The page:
Linux Kernel Dump Test Tool

Testing Linux kernel crash dump capturing capabilities


DTT hosted at Sourceforge

2005-11-08: DTT project's home resides now at Sourceforge.

First release of DTT

2005-11-08: There have been several kernel crash dump capturing mechanisms available for Linux for some time now (diskdump, LKCD, mkdump, kdump, etc.), but having all these funky features does not imply that a crash dump can be reliably obtained under any conditions.,

DTT (Dump Test Tool) is a test suite that evaluates the reliability of kernel crash dump capturing mechanisms for Linux by precisely recreating crash scenarios that take into account both the state of HW and the load conditions of the system.




The goal of DTT (Dump Test Tool) is providing a reliable estimate of the success rate capturing crash dumps and, if a dump was obtained, evaluating its integrity.

Shortcomings of current testing methods

Specifically, DTT is a set of user-space and kernel-space tools that force the system to die by artificially creating crash scenarios. But unlike existing test suites DTT takes into account the state of HW and the load conditions of the system. Ignoring these factors the test coverage is reduced so badly that it renders the results meaningless. Thus, DTT tries to reproduce given HW and load conditions (ongoing DMA, specific I/O rates, etc) before causing the system to crash.


In DTT, the system failures are induced at predefined "crash points" which are implemented as kernel hooks (a list of essential crash points is provided). Besides, all the testing process can be controlled and dynamically reconfigured by means of a user-space tools provided in the DTT bundle.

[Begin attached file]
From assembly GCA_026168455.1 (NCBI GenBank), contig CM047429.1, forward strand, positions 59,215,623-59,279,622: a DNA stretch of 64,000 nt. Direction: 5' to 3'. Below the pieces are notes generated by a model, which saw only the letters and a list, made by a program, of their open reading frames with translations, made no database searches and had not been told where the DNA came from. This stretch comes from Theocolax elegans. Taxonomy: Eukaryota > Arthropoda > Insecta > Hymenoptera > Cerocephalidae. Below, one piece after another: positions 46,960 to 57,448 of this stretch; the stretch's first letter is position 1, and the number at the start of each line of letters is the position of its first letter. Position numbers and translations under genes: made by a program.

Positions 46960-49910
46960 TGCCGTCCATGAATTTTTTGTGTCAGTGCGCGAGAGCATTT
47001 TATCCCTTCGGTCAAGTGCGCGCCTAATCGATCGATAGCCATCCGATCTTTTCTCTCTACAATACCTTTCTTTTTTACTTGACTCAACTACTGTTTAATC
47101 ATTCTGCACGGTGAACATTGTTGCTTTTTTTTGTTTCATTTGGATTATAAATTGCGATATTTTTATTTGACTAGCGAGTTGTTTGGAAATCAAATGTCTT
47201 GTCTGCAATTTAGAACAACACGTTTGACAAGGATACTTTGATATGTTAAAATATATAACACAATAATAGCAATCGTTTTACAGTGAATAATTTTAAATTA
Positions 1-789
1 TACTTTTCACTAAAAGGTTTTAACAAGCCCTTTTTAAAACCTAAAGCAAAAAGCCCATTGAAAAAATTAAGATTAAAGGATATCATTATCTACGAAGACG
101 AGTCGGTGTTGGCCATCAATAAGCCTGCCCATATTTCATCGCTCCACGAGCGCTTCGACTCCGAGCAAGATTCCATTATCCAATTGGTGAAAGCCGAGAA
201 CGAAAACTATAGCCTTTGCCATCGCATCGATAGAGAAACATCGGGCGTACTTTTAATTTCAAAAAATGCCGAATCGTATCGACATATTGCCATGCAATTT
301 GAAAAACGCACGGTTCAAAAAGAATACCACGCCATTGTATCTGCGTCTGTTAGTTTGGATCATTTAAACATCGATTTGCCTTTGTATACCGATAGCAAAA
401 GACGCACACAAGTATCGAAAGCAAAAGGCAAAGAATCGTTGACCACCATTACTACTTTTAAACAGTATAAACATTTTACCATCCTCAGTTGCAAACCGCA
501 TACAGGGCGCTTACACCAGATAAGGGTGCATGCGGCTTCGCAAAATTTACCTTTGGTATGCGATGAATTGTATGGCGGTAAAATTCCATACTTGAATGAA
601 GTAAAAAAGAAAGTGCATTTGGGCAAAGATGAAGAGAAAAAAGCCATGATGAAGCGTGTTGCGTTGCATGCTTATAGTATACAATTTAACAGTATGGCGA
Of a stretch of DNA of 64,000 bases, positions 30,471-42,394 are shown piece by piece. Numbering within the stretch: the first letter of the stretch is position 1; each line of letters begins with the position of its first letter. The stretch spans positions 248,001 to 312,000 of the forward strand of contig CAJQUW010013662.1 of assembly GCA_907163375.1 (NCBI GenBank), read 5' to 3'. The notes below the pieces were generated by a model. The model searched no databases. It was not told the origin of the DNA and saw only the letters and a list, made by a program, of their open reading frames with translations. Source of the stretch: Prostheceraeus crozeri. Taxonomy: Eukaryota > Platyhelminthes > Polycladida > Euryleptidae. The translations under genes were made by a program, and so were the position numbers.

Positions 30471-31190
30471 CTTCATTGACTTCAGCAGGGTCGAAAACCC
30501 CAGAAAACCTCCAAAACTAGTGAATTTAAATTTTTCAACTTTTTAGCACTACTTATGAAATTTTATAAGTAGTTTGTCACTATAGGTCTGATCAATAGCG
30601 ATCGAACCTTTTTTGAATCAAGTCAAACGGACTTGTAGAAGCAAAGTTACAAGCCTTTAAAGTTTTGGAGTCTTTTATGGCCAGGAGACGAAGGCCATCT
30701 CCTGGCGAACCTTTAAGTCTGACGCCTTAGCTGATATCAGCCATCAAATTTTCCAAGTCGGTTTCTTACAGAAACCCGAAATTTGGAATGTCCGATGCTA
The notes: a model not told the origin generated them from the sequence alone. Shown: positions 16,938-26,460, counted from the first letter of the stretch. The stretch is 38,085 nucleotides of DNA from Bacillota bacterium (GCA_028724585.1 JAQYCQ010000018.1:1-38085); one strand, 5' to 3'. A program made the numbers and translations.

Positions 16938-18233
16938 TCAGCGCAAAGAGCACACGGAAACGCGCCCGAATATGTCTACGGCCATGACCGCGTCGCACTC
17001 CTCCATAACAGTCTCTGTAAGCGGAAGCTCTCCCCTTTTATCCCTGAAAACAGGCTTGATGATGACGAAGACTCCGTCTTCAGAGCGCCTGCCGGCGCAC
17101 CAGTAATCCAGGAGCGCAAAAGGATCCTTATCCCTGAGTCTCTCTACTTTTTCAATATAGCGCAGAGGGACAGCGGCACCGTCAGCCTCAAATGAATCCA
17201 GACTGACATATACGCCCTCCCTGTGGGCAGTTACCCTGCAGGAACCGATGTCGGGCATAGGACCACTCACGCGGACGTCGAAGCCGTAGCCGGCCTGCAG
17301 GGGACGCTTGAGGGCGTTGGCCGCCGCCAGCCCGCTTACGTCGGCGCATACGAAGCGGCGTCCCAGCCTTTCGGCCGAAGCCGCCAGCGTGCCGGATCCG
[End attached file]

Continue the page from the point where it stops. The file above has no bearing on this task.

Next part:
One of the main problems that arises when testing crash dumping solutions is that artfully inserting crash points in the kernel does not always suffice to recreate certain scenarios. Some execution paths are rarely trodden and the kernel has to be lured to take the right wrong way. Besides, the tester might want HW to be in a particular state: ongoing DMA and/or I/O, certain memory and CPU usage levels, etc. This is when the set of auxiliary tools included in DTT comes into play to induce the desired additional conditions.

Finally, the automation of the testing process is under way.


The critical role crash dumping solutions play in enterprise systems requires proper testing, which is something the current testing methods cannot achieve. Using DTT I have found many deficiencies in mkdump, kdump and other similar projects and my purpose is sharing this information with the whole community so that they can be improved and compared fairly.

Fernando Luis Vázquez Cao @ NTT Data Intellilink